Secondly the issue of moral intimacy comes in.
We are not disembodied brains in buckets - even though we can devise a fantasy that we might be deceived by a Cartesian demon or futuristic Matrix power elite so that we do not realise brains in buckets is all we are.

What we are, in everyday experience, is hot hairy mammals, whose moral motivation is most strongly stimulated by our genetic kin, our friends, and those similar to us – extensions of our kin. That is hardwired in our brains, bucketed or not. We are embodied as philosophers say, we are bodies. As bodies we're situated in a certain place, which makes THAT PLACE more real, more important to us.

There is no good deploring this incredibly strong preference for our own, as if we ‘ought’ to care for millions of babies somewhere far away, as we care for our own. We just don’t, any more than we can naturally see clearly, what we’re looking at several miles away across a lowland landscape.

Until we can invent the moral equivalent to a telescope, bringing the immediacy of suffering everywhere into our ordinary sense of reality as vividly as we notice our own child's hurt, we will continue to see suffering close to as far more important than suffering far away. How not? Evolution developed us, and all other animals, to service the survival of ourselves and our immediate kin. If our ancestors had not had this imperative built in we would not be here to worry about it.

Nor is it necessarily desirable to invent that moral telescope. It is arguable that if we could feel for suffering everywhere as much as we can feel it HERE, we would collapse into a paralysis of sensitivity. Some anxious personalities already do something very like that and the result is inactive depression. We are in fact more likely to get practical and do direct aid or support a charity if we are not frozen by pointless and unrealistic responsibility on a massive scale.
That is the burden of guilt, something that only very rarely helps: significantly, I think at its rare helpfulness in parenting, that responsibility deluxe, the hot, hairy, animal, hardwired to protect and survive.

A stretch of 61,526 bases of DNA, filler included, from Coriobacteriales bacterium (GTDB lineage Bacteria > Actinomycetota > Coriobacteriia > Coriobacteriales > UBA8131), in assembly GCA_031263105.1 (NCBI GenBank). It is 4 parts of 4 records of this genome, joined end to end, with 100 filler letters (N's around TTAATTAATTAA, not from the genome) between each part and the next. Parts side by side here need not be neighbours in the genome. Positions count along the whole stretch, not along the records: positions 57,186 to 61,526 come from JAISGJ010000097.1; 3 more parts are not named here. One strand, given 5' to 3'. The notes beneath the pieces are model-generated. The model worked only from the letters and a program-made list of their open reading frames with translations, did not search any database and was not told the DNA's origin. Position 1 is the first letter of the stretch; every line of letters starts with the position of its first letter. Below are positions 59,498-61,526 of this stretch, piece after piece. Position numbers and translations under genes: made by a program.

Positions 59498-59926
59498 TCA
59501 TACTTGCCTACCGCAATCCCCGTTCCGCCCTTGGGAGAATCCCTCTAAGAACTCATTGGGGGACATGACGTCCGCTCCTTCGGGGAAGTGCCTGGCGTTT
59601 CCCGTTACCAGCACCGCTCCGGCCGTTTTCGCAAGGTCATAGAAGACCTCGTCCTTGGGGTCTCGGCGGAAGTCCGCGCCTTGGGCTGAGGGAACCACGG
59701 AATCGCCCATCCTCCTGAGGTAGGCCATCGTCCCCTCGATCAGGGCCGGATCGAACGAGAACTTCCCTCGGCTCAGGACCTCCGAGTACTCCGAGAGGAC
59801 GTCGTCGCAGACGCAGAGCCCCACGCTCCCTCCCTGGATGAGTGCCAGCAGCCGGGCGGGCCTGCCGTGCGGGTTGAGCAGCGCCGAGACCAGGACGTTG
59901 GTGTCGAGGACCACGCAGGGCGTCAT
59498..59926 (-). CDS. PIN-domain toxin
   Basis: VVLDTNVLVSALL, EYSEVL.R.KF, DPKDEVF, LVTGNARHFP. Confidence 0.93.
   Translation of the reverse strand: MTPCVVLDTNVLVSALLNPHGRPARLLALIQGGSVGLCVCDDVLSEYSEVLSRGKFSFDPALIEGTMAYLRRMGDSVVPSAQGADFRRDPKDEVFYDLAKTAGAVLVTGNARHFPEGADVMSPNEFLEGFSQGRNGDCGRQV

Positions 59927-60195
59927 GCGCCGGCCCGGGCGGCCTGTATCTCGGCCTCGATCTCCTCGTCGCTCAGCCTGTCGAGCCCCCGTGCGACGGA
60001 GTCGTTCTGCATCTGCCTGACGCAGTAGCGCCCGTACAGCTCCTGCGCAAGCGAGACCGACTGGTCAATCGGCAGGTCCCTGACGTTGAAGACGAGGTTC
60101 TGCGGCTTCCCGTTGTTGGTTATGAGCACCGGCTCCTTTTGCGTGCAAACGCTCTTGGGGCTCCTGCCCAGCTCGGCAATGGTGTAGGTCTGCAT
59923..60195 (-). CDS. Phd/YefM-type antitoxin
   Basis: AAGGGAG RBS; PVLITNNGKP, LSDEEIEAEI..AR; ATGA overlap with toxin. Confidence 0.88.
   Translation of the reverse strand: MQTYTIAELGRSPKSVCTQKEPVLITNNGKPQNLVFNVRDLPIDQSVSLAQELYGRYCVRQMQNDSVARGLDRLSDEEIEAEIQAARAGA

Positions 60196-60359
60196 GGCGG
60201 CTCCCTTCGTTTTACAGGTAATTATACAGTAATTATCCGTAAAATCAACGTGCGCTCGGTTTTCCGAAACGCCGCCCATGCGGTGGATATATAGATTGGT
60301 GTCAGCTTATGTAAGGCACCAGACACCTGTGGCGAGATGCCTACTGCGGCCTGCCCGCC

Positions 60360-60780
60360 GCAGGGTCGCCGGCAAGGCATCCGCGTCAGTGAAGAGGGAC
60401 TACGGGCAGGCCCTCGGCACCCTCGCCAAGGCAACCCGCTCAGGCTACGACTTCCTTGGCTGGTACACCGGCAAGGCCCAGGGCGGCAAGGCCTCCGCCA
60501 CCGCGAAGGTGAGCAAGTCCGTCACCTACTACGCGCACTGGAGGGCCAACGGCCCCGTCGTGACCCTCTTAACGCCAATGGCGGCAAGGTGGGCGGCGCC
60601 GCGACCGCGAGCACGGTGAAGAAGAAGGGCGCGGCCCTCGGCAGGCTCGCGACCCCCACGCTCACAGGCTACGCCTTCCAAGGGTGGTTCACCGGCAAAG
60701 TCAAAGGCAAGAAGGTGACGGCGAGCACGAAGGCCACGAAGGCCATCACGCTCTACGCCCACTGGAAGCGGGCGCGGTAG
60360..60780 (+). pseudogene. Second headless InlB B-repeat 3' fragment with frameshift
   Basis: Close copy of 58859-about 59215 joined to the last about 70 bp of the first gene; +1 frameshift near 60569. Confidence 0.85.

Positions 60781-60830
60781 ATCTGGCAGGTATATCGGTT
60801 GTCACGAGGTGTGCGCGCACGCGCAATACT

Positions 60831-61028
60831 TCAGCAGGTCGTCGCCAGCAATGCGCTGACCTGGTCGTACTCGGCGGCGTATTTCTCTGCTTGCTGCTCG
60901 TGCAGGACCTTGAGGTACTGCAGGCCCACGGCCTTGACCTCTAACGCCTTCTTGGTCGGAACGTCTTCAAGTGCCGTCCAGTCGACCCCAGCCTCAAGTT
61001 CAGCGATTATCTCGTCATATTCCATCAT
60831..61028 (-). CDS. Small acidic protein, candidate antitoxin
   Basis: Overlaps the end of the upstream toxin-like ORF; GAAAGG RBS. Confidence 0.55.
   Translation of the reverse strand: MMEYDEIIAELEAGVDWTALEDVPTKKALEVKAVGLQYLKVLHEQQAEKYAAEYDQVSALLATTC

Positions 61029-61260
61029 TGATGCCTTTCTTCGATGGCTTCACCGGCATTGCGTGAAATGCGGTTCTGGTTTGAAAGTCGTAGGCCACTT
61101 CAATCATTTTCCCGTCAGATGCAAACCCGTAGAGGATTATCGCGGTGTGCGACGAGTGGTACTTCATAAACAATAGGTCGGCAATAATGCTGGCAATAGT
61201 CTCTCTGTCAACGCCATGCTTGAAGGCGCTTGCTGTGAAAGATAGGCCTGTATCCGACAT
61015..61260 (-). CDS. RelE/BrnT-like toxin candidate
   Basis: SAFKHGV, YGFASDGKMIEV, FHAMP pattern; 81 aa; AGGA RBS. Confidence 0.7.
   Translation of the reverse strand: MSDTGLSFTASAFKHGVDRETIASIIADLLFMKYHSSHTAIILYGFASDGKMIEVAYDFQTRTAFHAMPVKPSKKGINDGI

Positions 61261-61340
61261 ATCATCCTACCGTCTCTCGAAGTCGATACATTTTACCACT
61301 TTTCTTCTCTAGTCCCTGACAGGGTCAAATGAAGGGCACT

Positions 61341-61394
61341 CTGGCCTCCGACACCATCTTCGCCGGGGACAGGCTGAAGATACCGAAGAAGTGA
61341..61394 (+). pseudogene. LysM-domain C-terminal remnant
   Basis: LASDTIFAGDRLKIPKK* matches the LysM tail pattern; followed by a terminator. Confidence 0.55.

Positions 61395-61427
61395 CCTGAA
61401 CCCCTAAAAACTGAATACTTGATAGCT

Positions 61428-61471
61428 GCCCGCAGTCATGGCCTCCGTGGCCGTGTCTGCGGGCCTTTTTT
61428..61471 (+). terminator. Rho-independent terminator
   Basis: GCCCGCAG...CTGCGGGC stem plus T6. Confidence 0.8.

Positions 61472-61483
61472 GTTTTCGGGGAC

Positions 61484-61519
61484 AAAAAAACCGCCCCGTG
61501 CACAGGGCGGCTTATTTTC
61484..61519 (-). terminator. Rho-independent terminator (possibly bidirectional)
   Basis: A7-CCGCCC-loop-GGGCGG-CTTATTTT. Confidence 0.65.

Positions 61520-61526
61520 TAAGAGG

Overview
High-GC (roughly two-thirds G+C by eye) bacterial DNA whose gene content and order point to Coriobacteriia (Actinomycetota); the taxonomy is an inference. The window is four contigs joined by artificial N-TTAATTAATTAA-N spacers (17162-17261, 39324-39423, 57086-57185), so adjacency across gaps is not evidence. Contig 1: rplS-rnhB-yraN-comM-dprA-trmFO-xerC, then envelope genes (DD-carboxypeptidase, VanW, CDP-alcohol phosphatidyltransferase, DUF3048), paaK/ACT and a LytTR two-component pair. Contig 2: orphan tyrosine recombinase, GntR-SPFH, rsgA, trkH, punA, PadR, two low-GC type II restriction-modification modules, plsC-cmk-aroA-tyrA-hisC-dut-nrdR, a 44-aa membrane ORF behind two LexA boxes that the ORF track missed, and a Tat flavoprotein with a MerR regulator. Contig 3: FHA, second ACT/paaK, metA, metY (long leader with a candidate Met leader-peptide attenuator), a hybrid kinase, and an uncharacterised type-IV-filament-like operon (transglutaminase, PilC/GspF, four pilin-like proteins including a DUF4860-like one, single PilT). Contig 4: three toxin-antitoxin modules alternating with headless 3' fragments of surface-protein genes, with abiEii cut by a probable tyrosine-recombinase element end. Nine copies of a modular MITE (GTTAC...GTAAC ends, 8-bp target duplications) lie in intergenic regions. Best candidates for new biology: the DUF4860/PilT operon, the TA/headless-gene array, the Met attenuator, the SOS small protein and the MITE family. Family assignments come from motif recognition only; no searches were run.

Finally there are certain people who are enormously responsible for world tragedies of hunger or epidemics, and it doesn’t help to blur them in with people who have not traded in guns, or poisoned waters by extracting or manufacturing processes. To claim moral ground is to act on this muck. But to share its responsibility completely when we did not make it happen, and can do only a certain amount to stop it (each of us) is a noble masochism that can destroy the ability to act at all.

To conclude, I do not hold myself or others wholly responsible for the death of children far away. Nor are we wholly responsible for suffering or death we fail to prevent. Collaboration is certainly morally responsible, whether for killing someone, failing to feed them, or for submitting to violence oneself.

The doctor who disconnects life support is responsible in part for the death that results. The battered wife, or the partner of a killer who ‘helps’, is responsible, in part, and it’s a large part. The person who does not act to save, protect, nurture or support, shares responsibility for the consequences.

But collaboration, while complicit, is not the whole story. We would not speak of it, see it, as collaboration, if there were not other factors of responsibility there. The swimmer flailing and sinking to death is doing so before their passive killer even knows it’s happening. The patient on life support is dying of something or would not be on it in the first place. The battered wife has a violent partner who was not wholly developed by her passivity, even though I hold her passivity to a harsh judgement. The complicit partner assists a murderer or abuser who begins the horrible job before the partner can interrupt in any way.

I do want to see collaboration held responsible to a very high degree. I think doctors who mercy kill need respect and understanding for the hard moral act of compliance with death they do. I want us all to contribute to feeding the hungry. I want people to refuse to work for the really obvious exploiters and killers. I want ‘little women’ to grow up and be counted, whether they like it or not, especially as responsible parents.

It does no good to spin morality around in the upper air where distinctions fade into each other. Down here among the hot hairy people, the hierarchy of responsibility must be examined with care, to see where its graded differences lie. Such is the task of moral philosophy.

* This article was written in response to an essay by Thomas Ash. I mention Kamm and Rachels as sources: this is taken from Ash, who does not list references.

Wednesday, 10 June 2009

Buckets for Social Services

Apparently children who are "young carers" for parents with health oproblems don't get enough support.

There should certainly be a system in place so teachers know a pupil has good reason for late work.
Also the very real benefits for personal maturity, practical organisation should not be underestimated.